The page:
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The Evolution of Minimalist Design

By June 24, 2014 October 21st, 2014 Web

We are all familiar with the growing trend of “simple is better,” “less is more,” white space minimalist designs. It has taken over our popular go-to websites whether you’ve noticed it or not. So why is it all the rage?

Let’s compare then and now:

The not-too-distant Then (whether in web or mobile design) attempted to merge all our possible information and creativity into fantastic designs.

Ornamentation was key. Remember those somewhat gaudy notepad or calculator apps textured leather finishes and bevel shadows? Let’s not forget the realistic page turns screaming superfluous visuals(!) that made you feel as if you were reading an actual book.

iOS6's curl feature.Turns out this actually has a name—skeuomorphism, the creation of designs or elements on one object or interface to create/imitate the illusion of another material.

Popular user interfaces such as Apple iOS 6 feature a page turn or curl feature, allowing you to take a peek at what was under the page you’re currently on, without the commitment. Because this generation hates commitment, doesn’t it?

Microsoft’s Windows Vista interface produced a misty glass-like platform for all windows and utilities to perform on—including the three-dimensional illusion of them piling on top of each other. The outreaching of new styles and yearn to make things as realistic as possible was parallel to our technological ambitions. The Manifest Destiny of design, if you will.

The new Apple iOS 7 and Microsoft Windows 8 interfaces reflect a step into a new direction—a “minimalist” one, some may say. This is where we should make the distinction.


The professionalism we aim for in our mobile user interfaces or websites is not created simply through a minimalist design. We are not just taking out superfluous lines and shadows or the extra words that jumble up our understanding of the core concept. Here the aim is to create an “authentic design” which Dmitry Fadeyev, the creator of Usaura and founder of UsabilityPost, states is “about using materials without masking them in fake textures, showcasing their strengths instead of trying to hide their weaknesses.” There is strength in flatting our designs and providing information without superfluous design.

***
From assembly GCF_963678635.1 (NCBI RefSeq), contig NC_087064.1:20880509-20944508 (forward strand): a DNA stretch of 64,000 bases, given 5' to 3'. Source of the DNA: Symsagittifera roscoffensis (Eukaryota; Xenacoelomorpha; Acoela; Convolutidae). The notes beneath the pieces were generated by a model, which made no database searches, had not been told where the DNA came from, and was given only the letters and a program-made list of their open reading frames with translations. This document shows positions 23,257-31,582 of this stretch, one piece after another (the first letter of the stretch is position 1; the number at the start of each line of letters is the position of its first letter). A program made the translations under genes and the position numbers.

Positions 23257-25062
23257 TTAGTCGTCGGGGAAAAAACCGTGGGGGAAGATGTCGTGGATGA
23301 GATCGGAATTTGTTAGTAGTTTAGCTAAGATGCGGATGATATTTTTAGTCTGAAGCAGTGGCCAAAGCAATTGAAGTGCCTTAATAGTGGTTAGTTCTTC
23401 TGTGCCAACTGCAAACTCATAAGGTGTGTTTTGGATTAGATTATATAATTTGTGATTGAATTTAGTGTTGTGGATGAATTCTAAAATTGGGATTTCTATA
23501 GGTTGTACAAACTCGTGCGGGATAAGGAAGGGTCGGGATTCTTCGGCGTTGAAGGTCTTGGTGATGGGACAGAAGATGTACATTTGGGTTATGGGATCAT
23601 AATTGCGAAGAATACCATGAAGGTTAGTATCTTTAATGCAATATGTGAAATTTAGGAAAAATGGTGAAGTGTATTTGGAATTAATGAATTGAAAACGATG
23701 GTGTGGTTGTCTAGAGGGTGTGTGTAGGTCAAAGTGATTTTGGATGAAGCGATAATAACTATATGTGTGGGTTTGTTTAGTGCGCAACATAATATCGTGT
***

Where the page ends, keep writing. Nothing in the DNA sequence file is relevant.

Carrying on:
The simpler Now focuses on content and on the functionality of our apps…

With a clean design that refuses to take away from the end goal. When creating a webpage, an app, or anything involving interface design (basically anything now-a-days), don’t forget not to lose sight of what the end goal is.

We tend to get excited about new colors and textures; I mean I still do when it’s about candy… And there’s nothing wrong with such details in moderation. And with that mindset, we can begin constructing our own company or personal website.

First, prioritize the framework of your focus, the main pieces of information and how it would best be showcased and worded. Is it data and information-based or is it visual-based?

Only next, can you build off that framework, developing an intrinsic style of design for your company—one that flows throughout the site and will be recognized by your clients. Pinpoint the layout you would like, as well as the shapes and figures that will form it.

Lastly, don’t ever forget that some extraneous details are meant to be removed, to foster a more smooth understanding of the interface and its functions. Flat is the trend now, but it does not mean you must keep everything 2D only. Lure your audience in and make sure they don’t flee within the first two seconds—make sure your website glides with ease from one topic to another, one focus to the next.

And with that, here’s to recognizing that it’s not minimalism we want. Trends fly by so quickly you hardly get settled on them (what do you think will be the next big thing, after the “flat” design?). Instead it’s the innovative technique of minimizing the trouble any viewers may have on your site. Simple is best as long as you don’t detract from the points you are dedicated to making.